Forum Topic: James Norbury and the Method of Knitting

Yesterday, we went to an antique show/fair and one of the exhibitors was a woman who was furiously knitting.  Of course, I went to chat with her and discovered that she was knitting in the medieval method of holding the right needle still and tucked under the right arm while all the movements of knitting were done by the left arm.  The only involvement of the right hand was to throw the wool.  Those who have studied the history of knitting know that in the medieval ages the members of the knitting guilds wore special belts with a groove which held the right hand needle in a stationary position.  I must say that this woman knitted with great speed both the knit and the purl stitches.

James Norbury was and still is considered an authority of knitting and certainly has both followers and detractors.  He was a very particular knitter and emphasised that there was a proper and improper way to knit and he stressed using the method I've described above.

I can knit in this fashion with my Addi circulars if I concentrate.  I find that it prevents some fatigue and I can knit much more rapidly.  However, the down side is that I tend to knit too tightly and I can't seem to remedy that.  Even for the sake of speed, I don't think I could go back to straight needles.

For the sake of discussion, I bring all this up for the reasons that I'm curious to know if others have tried this method and what they think of it.  In addition, I'm seeking information on Mr. Norbury's knitting books: I am curious to know what others think of them before purchasing some.  They are long out of print and rather dear to purchase.


Paul's picture

My ex-sister-in-law used to knit that way.  She was left handed, and said that it was the only way she could do it.  I tried, but couldn't get used to doing it that way.   Her tension was kinda tight in her knitting, though.  I didn't realize that this was an actual technique of knitting - I thought it was just my sister-in-law doing her own quirky thing.  (Come to think of it, now I'm not sure if she placed the stationary needle under her left arm or her right....)(My brother divorced her about 15 years ago or so - and we've all been so much happier ever since.  lol!) Thanks for sharing this info.  Paul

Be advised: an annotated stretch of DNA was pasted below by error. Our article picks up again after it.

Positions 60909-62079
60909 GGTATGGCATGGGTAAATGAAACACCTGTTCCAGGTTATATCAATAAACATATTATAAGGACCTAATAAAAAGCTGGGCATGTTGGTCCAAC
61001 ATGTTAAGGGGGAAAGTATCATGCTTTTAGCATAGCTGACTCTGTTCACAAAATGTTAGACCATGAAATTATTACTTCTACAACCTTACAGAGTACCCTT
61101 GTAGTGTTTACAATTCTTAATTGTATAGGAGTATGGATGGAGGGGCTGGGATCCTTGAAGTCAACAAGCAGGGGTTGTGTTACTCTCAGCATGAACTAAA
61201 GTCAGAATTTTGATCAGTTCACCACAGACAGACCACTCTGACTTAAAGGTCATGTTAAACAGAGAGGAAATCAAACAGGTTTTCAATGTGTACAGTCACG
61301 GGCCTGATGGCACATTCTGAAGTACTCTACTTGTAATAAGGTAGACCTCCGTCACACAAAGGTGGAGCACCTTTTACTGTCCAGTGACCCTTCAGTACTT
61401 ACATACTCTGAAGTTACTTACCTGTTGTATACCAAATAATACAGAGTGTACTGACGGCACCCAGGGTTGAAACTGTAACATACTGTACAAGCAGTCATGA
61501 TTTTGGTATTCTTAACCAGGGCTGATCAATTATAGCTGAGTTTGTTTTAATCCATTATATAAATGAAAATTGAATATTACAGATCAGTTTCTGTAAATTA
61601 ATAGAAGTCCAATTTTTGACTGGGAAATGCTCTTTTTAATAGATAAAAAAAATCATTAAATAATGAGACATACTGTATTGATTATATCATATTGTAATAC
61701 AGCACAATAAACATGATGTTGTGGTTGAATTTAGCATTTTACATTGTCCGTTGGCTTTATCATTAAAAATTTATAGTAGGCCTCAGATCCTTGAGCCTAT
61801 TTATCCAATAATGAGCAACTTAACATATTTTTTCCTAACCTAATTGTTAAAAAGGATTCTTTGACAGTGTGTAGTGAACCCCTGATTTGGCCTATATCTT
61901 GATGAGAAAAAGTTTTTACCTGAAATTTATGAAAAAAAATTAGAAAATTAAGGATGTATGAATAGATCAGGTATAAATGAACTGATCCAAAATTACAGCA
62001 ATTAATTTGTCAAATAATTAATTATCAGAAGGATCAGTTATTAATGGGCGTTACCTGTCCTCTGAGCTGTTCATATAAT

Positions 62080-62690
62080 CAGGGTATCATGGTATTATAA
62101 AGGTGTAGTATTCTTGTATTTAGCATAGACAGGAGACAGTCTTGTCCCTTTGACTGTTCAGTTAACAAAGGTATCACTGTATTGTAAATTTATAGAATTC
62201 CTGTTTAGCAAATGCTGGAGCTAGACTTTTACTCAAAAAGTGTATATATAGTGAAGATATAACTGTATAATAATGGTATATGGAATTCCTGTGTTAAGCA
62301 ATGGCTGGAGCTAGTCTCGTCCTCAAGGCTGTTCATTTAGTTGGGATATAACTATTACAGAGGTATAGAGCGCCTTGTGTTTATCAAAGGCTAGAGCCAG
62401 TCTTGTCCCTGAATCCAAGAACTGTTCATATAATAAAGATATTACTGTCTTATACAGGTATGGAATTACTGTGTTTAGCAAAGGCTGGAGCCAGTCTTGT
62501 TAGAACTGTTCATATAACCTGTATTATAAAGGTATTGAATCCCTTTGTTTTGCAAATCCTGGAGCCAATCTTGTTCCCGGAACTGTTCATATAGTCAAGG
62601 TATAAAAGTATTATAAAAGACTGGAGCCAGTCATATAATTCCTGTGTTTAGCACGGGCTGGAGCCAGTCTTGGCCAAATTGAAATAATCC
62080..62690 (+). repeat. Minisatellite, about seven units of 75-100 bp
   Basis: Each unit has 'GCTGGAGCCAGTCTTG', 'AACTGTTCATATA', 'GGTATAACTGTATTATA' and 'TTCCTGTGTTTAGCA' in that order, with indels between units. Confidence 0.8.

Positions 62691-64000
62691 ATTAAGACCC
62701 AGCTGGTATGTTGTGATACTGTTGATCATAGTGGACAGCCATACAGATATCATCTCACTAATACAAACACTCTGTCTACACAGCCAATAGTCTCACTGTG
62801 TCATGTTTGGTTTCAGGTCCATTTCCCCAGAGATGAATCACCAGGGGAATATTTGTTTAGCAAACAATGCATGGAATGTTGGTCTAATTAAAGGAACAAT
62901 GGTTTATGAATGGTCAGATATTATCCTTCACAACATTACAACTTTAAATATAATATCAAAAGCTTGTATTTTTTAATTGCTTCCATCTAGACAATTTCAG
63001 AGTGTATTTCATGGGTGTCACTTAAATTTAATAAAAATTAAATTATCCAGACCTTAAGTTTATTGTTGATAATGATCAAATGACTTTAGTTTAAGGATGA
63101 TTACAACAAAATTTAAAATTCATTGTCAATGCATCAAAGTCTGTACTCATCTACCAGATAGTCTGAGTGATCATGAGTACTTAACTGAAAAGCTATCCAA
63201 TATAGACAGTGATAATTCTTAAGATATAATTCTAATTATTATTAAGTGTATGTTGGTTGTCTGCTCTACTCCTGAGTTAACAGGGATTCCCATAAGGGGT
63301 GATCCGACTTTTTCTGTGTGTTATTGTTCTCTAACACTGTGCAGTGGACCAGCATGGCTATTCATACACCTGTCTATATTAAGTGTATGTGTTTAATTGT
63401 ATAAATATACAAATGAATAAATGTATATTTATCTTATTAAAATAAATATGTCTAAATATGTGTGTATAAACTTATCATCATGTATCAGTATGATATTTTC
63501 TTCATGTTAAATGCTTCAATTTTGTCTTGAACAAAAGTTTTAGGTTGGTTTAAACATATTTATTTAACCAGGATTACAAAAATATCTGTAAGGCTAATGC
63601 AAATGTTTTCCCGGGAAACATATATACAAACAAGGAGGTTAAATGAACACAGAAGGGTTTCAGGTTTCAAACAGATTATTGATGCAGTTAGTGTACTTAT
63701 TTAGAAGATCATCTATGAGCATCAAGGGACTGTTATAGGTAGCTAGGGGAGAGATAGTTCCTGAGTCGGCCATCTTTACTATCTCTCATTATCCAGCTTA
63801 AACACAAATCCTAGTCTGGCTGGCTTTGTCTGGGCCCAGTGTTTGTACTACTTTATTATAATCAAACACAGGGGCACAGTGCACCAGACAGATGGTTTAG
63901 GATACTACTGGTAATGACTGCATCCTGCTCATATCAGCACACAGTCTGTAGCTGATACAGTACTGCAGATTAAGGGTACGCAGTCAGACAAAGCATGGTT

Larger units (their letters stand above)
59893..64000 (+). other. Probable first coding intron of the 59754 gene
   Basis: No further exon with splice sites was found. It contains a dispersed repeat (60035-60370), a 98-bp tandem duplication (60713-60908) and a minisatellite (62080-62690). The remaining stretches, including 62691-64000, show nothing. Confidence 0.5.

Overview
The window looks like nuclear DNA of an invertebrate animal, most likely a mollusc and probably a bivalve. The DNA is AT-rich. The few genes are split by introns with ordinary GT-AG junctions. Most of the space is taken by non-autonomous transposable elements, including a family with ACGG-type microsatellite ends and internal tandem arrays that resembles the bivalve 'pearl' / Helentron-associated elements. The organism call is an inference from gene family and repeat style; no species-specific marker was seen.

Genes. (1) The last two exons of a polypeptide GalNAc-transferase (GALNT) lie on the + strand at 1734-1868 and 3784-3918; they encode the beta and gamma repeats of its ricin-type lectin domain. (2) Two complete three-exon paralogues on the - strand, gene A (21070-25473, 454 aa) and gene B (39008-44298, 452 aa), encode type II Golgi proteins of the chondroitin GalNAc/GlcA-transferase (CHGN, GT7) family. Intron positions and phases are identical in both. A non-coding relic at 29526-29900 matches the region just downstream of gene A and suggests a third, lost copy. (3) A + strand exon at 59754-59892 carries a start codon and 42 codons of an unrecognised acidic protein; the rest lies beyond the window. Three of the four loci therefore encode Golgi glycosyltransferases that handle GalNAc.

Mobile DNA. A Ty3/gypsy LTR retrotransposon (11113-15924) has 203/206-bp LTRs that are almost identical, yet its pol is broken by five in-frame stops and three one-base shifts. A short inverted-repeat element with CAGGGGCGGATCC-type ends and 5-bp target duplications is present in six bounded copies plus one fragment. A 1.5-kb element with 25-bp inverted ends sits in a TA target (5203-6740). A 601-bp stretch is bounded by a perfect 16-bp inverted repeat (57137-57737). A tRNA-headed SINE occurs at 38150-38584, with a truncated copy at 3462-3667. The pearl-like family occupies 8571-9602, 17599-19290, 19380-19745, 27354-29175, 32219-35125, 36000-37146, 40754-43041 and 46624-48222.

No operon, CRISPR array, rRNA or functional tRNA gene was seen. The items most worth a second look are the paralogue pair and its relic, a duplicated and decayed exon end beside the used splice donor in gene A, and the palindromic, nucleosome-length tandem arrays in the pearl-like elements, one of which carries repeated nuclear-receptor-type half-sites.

Not just the medieval guilds. The British knitters of the 1930 - 1950 vintage often use that same technique. The literature is full of comments on knitting belts, needle holders, and other items that eased the knitter's tasks.

I am a continental knitter and consider myself a fast knitter. But an old-fashioned English knitter, using a knitting belt, can usually finish a row and one-half in the time I do one row. However, if the sweater is full of ribs, cables, and purl-and-knit columns, our speed generally runs about the same.

Have fun,


Paul's picture

Jesse, has several Norbury books in their database - they also rate the books from the book sellers, so you can pick and chose how much to spend and for what condition the book is in.  Just do a search for James Norbury, and you'll get a list of the book available. Have fun!  Paul

kiwiknitter's picture

Paul,  Thanks for that!  Can anyone give me their opinion of Mr. Norbury and his books?  Cheers,  Jesse 

I've got knitting fever in the worsted way.

Never trust a man who, when left alone in a room with a tea cozy, doesn't try it on.  ~Billy Connolly

I have a couple of his tomes.  Although he was a knitter and designer I think that his work is fundamentally the work of others and published in his name.  The designs and advice are of their era and were published during the austerity period.  The designs clearly reflect this.  His needle-work publications seem to date to an even earlier period (1920/30).  He was very known in his day but that doesn't mean he was terribly good. He wasn't. Mary Thomas' work is far far better (and the little line drawings that animate the pages are quite amusing).  She was a much better knitting historian and her books are still available.